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Eat to stabilize blood sugar.
Eat to stabilize blood sugar. / Jeff Oshiro/Getty Images

You know diet can improve your health. Did you know it can build a good mood, too?

Absolutely, says registered dietitian Joy Bauer, author of the just-revised Food Cures, a hefty field guide to using food to treat health concerns.

Good mood foods stabilize your blood sugar, which helps prevents spikes and plunges that can leave you irritable and cranky.

On your plate, focus on high-quality carbs (fruit, vegetables, whole grains) and high-quality protein (lean meat, dried beans). Important nutrients are brain-influencing omega-3 fatty acids and vitamins D and B.

Bauer offers these specific foods as mood-boosters:

Oatmeal. Soluble fiber and slow-release carbs.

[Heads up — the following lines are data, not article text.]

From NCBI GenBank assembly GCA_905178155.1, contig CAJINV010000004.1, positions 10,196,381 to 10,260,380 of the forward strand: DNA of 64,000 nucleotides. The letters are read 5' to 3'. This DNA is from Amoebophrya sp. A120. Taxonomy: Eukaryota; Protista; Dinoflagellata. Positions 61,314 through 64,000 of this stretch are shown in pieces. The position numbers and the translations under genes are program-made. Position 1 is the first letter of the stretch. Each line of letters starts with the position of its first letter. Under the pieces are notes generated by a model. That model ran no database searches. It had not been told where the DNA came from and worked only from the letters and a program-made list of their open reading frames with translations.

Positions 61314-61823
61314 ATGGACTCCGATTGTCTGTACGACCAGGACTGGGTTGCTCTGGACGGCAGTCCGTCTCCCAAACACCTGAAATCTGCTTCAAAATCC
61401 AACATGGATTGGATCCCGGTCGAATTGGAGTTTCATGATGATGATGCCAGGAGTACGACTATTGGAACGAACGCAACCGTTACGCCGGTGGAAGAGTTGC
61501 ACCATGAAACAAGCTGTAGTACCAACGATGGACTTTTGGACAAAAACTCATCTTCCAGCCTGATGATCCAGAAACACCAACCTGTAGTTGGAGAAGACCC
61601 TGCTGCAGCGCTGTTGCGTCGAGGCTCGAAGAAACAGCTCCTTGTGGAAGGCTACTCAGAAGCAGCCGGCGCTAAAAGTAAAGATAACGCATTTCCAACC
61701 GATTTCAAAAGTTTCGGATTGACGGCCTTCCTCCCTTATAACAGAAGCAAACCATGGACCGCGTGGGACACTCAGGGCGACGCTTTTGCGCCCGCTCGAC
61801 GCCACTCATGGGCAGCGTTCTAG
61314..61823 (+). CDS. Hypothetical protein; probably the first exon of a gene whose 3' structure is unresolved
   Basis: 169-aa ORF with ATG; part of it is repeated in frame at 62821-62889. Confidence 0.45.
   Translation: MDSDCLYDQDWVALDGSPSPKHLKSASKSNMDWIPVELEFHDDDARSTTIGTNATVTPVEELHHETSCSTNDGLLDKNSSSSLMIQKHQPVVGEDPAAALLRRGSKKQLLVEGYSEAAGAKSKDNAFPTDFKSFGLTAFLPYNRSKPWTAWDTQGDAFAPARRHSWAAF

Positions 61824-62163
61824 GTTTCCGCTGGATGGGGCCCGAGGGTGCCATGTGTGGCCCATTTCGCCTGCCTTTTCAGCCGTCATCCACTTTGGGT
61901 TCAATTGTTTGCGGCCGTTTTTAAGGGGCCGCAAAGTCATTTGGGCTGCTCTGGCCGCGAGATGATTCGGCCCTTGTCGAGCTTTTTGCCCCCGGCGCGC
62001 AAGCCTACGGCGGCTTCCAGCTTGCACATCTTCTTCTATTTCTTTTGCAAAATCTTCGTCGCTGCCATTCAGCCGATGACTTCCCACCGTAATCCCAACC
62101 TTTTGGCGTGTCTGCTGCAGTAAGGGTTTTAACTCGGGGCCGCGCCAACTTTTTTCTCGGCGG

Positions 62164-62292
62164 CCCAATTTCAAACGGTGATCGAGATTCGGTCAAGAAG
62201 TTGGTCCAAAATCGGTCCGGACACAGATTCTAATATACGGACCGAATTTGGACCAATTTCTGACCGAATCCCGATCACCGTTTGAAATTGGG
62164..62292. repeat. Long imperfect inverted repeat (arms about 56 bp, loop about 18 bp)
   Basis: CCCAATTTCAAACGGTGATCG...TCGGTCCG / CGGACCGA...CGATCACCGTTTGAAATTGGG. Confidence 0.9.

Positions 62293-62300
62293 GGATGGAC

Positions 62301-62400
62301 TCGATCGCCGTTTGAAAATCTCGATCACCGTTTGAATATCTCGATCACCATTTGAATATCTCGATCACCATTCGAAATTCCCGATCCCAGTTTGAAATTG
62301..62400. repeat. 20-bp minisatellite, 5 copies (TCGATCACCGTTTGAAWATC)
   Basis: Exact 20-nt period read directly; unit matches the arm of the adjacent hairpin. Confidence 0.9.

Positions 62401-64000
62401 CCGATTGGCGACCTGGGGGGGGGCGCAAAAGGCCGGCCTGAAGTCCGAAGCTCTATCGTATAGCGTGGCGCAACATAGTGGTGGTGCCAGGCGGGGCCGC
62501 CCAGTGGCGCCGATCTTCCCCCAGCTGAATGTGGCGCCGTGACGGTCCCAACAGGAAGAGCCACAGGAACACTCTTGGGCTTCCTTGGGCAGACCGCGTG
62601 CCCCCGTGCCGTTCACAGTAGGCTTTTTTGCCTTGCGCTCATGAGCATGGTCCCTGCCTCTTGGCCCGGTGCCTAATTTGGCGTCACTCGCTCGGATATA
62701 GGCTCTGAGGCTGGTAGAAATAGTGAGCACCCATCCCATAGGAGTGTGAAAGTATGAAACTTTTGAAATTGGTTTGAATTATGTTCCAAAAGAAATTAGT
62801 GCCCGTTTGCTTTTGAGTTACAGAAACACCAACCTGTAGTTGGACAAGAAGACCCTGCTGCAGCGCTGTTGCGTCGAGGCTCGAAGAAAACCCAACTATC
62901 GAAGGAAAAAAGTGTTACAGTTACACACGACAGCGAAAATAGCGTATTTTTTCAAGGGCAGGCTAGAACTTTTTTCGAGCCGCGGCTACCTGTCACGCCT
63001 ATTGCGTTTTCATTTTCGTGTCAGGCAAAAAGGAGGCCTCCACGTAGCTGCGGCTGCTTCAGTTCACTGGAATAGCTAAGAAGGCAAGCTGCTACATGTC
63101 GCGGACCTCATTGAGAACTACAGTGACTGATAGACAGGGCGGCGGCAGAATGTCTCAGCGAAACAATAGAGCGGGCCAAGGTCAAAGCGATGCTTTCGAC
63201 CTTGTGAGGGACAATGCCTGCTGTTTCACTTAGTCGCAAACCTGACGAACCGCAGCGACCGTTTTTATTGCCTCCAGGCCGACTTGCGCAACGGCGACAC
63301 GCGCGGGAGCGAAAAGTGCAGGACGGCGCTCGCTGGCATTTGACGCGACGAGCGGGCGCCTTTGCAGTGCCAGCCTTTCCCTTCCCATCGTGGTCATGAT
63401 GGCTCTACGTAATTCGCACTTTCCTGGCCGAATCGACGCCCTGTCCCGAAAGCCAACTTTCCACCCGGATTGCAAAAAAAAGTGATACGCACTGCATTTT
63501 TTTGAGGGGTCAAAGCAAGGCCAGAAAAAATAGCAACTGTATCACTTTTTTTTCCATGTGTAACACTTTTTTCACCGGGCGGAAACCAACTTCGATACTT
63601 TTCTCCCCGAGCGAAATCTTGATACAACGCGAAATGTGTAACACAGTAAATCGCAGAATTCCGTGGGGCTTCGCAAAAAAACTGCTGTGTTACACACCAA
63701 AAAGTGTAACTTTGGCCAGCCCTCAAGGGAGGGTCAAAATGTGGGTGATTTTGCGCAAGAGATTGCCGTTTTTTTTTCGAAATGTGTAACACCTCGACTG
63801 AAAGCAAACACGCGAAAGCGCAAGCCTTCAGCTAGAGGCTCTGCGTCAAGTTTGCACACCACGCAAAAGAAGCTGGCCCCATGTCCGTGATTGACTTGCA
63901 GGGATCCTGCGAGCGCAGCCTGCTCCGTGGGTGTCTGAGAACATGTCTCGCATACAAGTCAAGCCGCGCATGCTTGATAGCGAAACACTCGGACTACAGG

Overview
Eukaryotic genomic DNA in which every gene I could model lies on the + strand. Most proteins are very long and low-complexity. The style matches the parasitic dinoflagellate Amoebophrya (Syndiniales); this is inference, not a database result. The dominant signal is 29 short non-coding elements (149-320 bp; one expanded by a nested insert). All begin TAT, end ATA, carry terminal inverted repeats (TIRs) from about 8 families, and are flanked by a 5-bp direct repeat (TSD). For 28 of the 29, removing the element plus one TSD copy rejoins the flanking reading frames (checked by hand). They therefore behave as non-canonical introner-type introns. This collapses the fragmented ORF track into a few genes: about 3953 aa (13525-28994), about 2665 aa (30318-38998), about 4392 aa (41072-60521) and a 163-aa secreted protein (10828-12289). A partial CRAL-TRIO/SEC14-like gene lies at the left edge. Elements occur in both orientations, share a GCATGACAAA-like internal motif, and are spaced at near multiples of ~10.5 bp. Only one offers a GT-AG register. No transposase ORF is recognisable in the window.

Lentils. Good carbs, good protein. Use in soup, stew, chili.

Chickpeas (garbanzos). Try on a salad or as a side dish.

Wild salmon and sardines. Canned is OK.

Everybody seems to have a favorite tuna salad recipe, but it is just as easy to create fabulous salads using canned salmon, which has much more omega-3 fatty acids than tuna. This recipe can also be made using leftover fresh salmon. Serve over a bed of lettuce or in a sandwich with whole wheat bread.

Makes 3 servings, about 1 cup each

1 can (6 ounces) wild salmon, well-drained (remove skin)

1 can (19 ounces) chickpeas (garbanzo beans), rinsed and drained

1/2 cup chopped red onion

1/2 red bell pepper, chopped

2 tablespoons extra-virgin olive oil

2 tablespoons red wine vinegar

In a medium bowl, mash the salmon. Mix in the chickpeas, onion, and red pepper. In a separate bowl, whisk together the oil and vinegar. Pour the dressing over the salmon mixture and stir thoroughly. Cover and refrigerate up to 2 days.

Per serving:
339 calories, 19 g protein, 33 g carbohydrate, 14 g fat (2 g saturated), 26 mg cholesterol, 60 mg sodium, 9 g fiber; plus 203 mg folate (51% DV), 2 mg vitamin B12 (35% DV), and a hearty dose of omega-3s and vitamin D

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